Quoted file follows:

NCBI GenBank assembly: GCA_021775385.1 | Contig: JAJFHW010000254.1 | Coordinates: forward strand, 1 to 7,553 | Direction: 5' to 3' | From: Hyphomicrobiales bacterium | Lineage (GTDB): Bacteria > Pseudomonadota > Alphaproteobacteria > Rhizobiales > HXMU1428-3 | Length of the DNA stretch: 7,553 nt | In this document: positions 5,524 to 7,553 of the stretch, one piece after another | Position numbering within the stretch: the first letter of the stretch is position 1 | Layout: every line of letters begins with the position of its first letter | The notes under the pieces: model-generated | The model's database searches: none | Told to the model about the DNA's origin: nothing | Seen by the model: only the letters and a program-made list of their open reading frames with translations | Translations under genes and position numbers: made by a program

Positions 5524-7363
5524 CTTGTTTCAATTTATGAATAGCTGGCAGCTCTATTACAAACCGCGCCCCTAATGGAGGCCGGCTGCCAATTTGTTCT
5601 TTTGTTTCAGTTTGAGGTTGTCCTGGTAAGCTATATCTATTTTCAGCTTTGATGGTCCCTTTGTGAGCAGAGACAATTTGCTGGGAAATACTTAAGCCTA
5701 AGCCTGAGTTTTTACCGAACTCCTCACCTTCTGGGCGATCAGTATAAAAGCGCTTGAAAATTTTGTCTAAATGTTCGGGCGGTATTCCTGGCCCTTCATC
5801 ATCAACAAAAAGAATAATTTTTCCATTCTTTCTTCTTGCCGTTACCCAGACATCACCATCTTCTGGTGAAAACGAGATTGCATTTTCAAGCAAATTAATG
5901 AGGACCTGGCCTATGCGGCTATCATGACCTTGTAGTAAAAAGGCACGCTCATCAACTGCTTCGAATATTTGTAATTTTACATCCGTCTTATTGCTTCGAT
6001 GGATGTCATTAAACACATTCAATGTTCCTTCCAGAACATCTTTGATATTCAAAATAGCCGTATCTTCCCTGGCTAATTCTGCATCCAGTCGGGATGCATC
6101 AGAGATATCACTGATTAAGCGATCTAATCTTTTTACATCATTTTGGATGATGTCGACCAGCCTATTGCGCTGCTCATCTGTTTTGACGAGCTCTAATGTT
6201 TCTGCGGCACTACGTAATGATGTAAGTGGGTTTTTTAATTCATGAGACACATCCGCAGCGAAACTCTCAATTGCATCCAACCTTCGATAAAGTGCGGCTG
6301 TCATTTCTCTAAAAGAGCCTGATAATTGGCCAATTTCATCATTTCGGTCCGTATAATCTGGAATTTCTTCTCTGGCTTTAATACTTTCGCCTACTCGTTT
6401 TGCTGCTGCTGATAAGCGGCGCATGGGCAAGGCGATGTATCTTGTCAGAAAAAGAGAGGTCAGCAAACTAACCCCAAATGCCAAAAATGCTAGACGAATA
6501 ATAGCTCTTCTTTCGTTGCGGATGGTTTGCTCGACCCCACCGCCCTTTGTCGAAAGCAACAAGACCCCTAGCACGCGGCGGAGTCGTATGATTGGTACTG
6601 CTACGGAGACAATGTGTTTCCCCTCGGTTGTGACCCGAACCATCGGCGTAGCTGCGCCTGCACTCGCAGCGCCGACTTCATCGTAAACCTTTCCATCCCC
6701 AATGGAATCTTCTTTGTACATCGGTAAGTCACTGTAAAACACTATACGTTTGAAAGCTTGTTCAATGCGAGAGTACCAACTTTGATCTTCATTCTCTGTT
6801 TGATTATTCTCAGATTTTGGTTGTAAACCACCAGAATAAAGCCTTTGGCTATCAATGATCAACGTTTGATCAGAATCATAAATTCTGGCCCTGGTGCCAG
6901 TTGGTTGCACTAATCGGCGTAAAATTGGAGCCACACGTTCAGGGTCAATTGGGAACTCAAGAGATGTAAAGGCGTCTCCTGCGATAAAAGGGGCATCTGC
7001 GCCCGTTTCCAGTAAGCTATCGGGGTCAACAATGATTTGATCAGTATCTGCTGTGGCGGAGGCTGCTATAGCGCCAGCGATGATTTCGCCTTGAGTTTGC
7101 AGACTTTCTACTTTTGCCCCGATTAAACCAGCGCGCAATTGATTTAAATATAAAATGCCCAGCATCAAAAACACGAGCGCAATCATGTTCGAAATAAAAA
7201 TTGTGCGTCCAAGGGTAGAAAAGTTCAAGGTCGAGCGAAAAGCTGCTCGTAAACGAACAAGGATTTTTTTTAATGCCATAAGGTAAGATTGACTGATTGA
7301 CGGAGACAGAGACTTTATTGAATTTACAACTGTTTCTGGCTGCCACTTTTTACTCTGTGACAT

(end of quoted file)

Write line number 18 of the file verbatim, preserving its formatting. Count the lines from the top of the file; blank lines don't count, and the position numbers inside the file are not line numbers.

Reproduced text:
7001 GCCCGTTTCCAGTAAGCTATCGGGGTCAACAATGATTTGATCAGTATCTGCTGTGGCGGAGGCTGCTATAGCGCCAGCGATGATTTCGCCTTGAGTTTGC